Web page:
Aug 23, 2011

MPR's Eichten announces retirement

Longtime Minnesota Public Radio news host Gary Eichten will retire in January 2012, he announced at the end of his Midday program Monday (Aug. 22). Eichten has spent more than 40 years with MPR, in roles from station manager to news director and now host of Midday. Eichten began his career at MPR as a student announcer at Collegeville’s KSJR, the network’s first station. He has received numerous honors, including induction in 2007 into the local Pavek Museum of Broadcasting's Hall of Fame. Most recently, he received the prestigious 2011 Graven Award from the University of Minnesota’s Premack Public Affairs Journalism Awards Board for his contribution to excellence in the journalism profession.

Larry Heileman dies; worked in fundraising at WGBH, WHYY, PBS

Larry Heileman, a longtime public broadcasting fundraiser, died Aug. 18 at Queen Anne Nursing Home in Hingham, Mass., from complications of a brain tumor. He was 66.

“Larry made a substantial impact on public broadcasting through his work with WGBH, WHYY in Philadelphia, and PBS Development,” said Berta MacCarthy, WGBH’s former executive director of contributor development and marketing, in a statement. “His effectiveness in launching successful fundraising strategies and raising millions of dollars made him a valuable resource for the WGBH community and the entire PBS system. Larry never hesitated to test and evaluate new methods and enjoyed dropping by to chat about a new idea or calling colleagues to share innovative techniques. His every interaction was characterized by a terrific sense of humor coupled with a strong belief in the mission of public broadcasting.”

Heileman joined WGBH as a telemarketer in 1984 and moved into leadership positions in fundraising, pledge, membership and marketing. “WGBH fans may remember him best for his on-air role wearing a green eyeshade and arm garters as Larry the Money Man,” his obituary in the Boston Globe said.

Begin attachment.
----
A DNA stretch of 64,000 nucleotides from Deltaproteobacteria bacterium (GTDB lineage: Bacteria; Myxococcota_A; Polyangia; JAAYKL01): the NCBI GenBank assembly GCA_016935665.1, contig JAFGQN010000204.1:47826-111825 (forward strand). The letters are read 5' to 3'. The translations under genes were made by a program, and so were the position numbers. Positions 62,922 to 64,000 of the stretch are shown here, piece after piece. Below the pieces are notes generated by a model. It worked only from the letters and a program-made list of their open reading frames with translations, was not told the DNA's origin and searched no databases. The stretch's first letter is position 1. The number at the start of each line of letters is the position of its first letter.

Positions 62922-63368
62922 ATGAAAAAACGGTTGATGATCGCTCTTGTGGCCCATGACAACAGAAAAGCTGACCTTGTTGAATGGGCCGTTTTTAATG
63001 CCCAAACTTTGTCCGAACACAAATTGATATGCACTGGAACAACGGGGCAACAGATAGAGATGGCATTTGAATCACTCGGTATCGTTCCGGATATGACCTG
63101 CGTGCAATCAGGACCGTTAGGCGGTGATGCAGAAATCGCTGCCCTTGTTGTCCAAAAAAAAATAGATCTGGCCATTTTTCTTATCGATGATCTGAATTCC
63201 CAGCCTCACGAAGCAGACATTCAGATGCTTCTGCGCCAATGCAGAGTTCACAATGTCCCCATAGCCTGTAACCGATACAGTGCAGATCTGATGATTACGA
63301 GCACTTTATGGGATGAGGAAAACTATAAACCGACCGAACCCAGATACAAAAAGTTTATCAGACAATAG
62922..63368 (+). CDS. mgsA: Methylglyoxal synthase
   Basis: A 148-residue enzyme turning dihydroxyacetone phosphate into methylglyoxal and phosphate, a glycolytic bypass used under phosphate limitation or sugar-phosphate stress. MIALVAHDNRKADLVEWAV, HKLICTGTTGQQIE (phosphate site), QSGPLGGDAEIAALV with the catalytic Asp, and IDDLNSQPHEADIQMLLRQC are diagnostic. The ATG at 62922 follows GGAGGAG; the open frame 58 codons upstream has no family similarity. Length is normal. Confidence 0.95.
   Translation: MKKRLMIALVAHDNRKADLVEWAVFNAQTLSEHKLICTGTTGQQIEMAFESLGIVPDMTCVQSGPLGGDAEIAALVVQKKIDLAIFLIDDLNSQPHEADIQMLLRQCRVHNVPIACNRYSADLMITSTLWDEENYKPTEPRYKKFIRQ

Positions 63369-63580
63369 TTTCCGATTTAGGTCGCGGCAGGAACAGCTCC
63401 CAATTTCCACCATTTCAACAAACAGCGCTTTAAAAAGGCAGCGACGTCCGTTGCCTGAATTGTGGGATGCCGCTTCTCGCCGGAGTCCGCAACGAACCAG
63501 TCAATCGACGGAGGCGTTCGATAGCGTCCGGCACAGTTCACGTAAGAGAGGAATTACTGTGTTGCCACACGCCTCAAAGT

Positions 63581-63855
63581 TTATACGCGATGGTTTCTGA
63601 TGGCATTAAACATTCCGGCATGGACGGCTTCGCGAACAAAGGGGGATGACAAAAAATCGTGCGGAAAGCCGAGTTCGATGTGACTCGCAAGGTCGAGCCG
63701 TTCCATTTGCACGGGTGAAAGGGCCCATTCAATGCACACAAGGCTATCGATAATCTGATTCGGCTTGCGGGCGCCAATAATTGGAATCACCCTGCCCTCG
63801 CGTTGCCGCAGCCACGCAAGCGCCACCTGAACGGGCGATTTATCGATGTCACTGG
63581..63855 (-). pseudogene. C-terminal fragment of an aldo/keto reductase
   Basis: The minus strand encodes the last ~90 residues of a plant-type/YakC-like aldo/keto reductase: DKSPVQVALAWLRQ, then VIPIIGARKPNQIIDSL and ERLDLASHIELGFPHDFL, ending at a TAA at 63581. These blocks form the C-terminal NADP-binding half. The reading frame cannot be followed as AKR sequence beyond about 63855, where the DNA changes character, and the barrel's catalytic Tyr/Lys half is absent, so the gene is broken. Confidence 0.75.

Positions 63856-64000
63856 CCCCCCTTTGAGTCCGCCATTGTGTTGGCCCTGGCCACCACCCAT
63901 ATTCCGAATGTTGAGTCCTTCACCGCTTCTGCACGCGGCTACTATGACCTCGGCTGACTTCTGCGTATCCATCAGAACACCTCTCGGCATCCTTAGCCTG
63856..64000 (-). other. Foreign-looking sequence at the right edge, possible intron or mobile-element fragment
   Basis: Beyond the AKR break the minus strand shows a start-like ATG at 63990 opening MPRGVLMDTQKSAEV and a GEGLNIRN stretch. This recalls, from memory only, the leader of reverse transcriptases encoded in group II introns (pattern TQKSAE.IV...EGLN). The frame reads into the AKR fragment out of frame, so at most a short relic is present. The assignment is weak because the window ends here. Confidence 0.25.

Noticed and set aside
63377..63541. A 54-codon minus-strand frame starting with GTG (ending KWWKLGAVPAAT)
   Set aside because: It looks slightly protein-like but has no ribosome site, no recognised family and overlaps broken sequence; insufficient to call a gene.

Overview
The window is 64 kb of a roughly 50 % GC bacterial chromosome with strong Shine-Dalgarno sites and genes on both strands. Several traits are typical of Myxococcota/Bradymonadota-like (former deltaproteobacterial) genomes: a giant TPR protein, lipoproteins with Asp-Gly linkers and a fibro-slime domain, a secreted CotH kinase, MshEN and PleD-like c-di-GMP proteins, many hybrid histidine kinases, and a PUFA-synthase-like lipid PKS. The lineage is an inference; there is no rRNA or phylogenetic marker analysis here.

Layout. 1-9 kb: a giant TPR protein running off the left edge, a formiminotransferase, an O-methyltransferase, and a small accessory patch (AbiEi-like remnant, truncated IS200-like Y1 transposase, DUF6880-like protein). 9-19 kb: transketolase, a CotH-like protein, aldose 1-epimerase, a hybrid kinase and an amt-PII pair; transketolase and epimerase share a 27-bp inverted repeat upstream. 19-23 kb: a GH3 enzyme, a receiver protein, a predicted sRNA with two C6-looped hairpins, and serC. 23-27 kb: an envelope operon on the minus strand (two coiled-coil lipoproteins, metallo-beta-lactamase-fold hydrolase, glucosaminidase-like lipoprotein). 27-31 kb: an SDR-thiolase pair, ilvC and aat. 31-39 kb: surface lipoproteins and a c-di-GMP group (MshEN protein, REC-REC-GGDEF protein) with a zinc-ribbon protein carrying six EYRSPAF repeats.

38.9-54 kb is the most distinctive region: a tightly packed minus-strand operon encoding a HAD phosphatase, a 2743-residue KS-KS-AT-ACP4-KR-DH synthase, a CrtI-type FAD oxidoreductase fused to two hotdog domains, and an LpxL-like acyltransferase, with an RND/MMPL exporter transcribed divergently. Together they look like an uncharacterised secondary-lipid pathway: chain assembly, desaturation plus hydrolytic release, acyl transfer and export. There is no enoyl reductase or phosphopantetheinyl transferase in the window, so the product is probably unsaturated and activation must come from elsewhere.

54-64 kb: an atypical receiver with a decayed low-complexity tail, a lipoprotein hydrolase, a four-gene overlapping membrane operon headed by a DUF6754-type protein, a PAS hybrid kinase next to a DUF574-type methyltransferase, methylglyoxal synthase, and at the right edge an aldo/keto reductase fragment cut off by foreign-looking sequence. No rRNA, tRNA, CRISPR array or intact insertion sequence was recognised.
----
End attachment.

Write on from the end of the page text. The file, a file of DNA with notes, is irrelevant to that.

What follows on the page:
He left WGBH in 1994 for PBS headquarters in Alexandria, Va., developing new pledge programming. From there he became director of development for WHYY in Philadelphia, returning to the Boston station in 2000 as director of membership. He remained at WGBH until overtaken by his illness in 2006.

At his side at his death was his wife, WGBH alum Jo-An Kilgore Heileman, whom he had met at the station.

He was born July 1, 1946, the son of the late Lawrence and Anne Heileman. He grew up in Danbury, Conn. He graduated from Iowa State University in 1969 with a bachelor’s degree in industrial administration and was immediately drafted into the Army, where he was stationed in Vietnam as a medic with the 25th Medical Battalion. Following his service he lived in Tokyo, where he worked as a copywriter for NHK, Radio Japan. He returned to the United States in 1974, earning an MBA from Boston University's Graduate School of Management.

Heileman is survived by his wife; her two children, Andrew Kilgore and Rebecca Liebman; and four grandchildren. He is also survived by his sisters, Anne Clubine and Christy Belvin; four nieces and nephews; nine great nephews and nieces, and his sister-in-law.

A private service will take place at a later date. Contributions may be made to WERS/Standing Room Only, a pubradio show he especially enjoyed (c/o 120 Boylston St., Boston, Mass., 02116), or Friends of the Paragon Carousel (P.O. Box 100, Hull, Mass., 02045).

Channel swapping in Rhode Island

Rhode Island's WRNI is negotiating a channel-swap deal that would bring its NPR News to the FM dial on 88.1 MHz in Providence, a frequency that had been shared by Latino Public Radio, students at Brown University, and students of Wheeler, a private K-12 school adjacent to the Brown campus that owns the license. Brown Student Radio lost use of the channel early this month when Wheeler terminated its 14-year lease agreement, the Brown Daily Herald reported.

Under the proposed channel swap, which is being negotiated as three-way lease agreement, WRNI will take over 88.1 FM as its flagship channel for northern Rhode Island, and Latino Public Radio will expand into a full-time broadcast service on 1290 AM, which is now broadcasting WRNI's NPR News service. Wheeler will continue its radio and broadcast curriculum for students, but their programming will be distributed as a web stream.